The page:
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Masca Gorge

Don’t let the impressive features of the gorge distract you from discovering the small, delicate treasures hidden within. Its variety of volcanic materials, unique plant and animal species and the traces of human use from the recent past also form part of its legacy.

Couple on the edge of the Masca Gorge viewpoint

Patiently sculptured by water 

Over five million years water has carved out a deep gorge in the hard volcanic rock. And this work hasn’t finished: each year you can see new touches that the sculptor continues to make as a few stones fall here or a rock moves a couple of centimetres there. 

Erosion has sliced through the rock like a knife; the walls of the gorge reveal the different horizontal layers of materials that form the Teno massif and the vertical lines of the dykes, cracks filled by new magma emissions that rise to the surface. As it digs deeper, the water exposes older and older strata. In fact, when you are close to the estuary you can touch some of the oldest rocks in Tenerife.

Hiker enjoying the Masca Trail

Two contrasting habitats for life  

The gorge has two different, clearly defined environments where life is found: conditions are easier and more amenable alongside the water course, whereas life is locked in a battle of survival on the high basalt walls. 

Willows line the stream to form a corridor-like wood and you can often spot dragonflies and numerous species of birds who come to drink and bathe here. However, life also manages to find a way to survive on the vertical rocks. The Canary Islands dragon tree is a typical sight and species such as aeonium canariense and crambe strigosa also anchor their roots in the limited fertile earth found in the cracks. These unique conditions have led to some astonishing adaptations and exclusive indigenous species, such as the small Masca spider that only exists in this gorge.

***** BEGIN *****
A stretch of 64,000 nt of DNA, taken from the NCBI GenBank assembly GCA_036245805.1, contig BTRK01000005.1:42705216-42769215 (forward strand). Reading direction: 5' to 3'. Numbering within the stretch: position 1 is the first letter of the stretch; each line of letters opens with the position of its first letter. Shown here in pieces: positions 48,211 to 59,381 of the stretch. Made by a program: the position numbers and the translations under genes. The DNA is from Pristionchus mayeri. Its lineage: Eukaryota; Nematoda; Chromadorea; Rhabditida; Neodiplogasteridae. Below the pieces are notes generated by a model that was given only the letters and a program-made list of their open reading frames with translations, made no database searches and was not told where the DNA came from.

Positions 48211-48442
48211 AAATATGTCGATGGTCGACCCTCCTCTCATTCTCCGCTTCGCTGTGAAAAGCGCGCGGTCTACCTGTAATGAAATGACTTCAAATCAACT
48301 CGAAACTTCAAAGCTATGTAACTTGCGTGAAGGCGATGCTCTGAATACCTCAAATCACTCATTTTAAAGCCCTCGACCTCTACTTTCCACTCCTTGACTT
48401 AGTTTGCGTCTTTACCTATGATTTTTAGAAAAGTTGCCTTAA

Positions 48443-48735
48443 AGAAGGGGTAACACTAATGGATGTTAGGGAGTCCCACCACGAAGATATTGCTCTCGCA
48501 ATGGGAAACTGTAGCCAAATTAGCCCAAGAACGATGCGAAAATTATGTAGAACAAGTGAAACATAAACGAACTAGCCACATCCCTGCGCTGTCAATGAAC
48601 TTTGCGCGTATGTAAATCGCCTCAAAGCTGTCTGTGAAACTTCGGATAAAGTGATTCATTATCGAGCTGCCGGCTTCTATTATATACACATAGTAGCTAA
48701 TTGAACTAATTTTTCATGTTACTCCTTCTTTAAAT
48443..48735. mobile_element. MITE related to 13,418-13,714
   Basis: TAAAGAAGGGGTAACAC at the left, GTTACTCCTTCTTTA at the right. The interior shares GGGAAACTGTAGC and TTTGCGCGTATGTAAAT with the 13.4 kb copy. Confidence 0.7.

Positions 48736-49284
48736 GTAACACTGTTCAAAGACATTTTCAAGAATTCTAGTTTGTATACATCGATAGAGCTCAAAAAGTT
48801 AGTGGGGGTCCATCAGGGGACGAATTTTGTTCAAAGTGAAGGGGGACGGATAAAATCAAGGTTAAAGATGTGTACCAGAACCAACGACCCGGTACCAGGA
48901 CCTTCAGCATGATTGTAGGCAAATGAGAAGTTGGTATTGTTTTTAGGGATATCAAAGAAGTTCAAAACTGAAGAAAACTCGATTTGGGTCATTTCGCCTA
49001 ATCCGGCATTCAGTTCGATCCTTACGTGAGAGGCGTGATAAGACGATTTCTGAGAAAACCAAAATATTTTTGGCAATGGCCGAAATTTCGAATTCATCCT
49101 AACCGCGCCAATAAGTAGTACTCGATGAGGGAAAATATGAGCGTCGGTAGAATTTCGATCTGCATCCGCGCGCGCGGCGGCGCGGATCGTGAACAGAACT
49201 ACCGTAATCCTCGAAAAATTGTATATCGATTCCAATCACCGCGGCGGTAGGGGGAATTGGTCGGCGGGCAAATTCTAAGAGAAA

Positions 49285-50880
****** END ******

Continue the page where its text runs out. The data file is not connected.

Hikers enjoying the Masca Trail

The gorge has also seen considerable use by humans

Before the road was built, following the course of the stream to the ocean was one of the best ways for Masca hamlet to communicate with the outside world. This traditional route was used daily to exchange all kinds of goods with other villages.

Reminders of its previous use are dotted along the gorge, such as old hillside terraces for crops, channels for transporting water, a cave that was used as a shelter and, on the beach, the old jetty, evidence of how important communicating by sea once was.

Teno Rural Park
Teno Rural Park

Masca is in Teno Rural Park—a protected natural area with a great geological, biological and ethnographic heritage, which is part of the Natura 2000 Network.

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Masca hamlet
Masca hamlet

The hamlet of Masca is one of the finest examples of traditional Canarian architecture and is an Asset of Cultural Interest, as a Historic Site.

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Visiting Masca
Visiting Masca

The hamlet of Masca deserves a longer visit. You’ll find the Visitors’ Centre and hermitage of La Concepción in La Piedra, the hamlet’s main group of houses.

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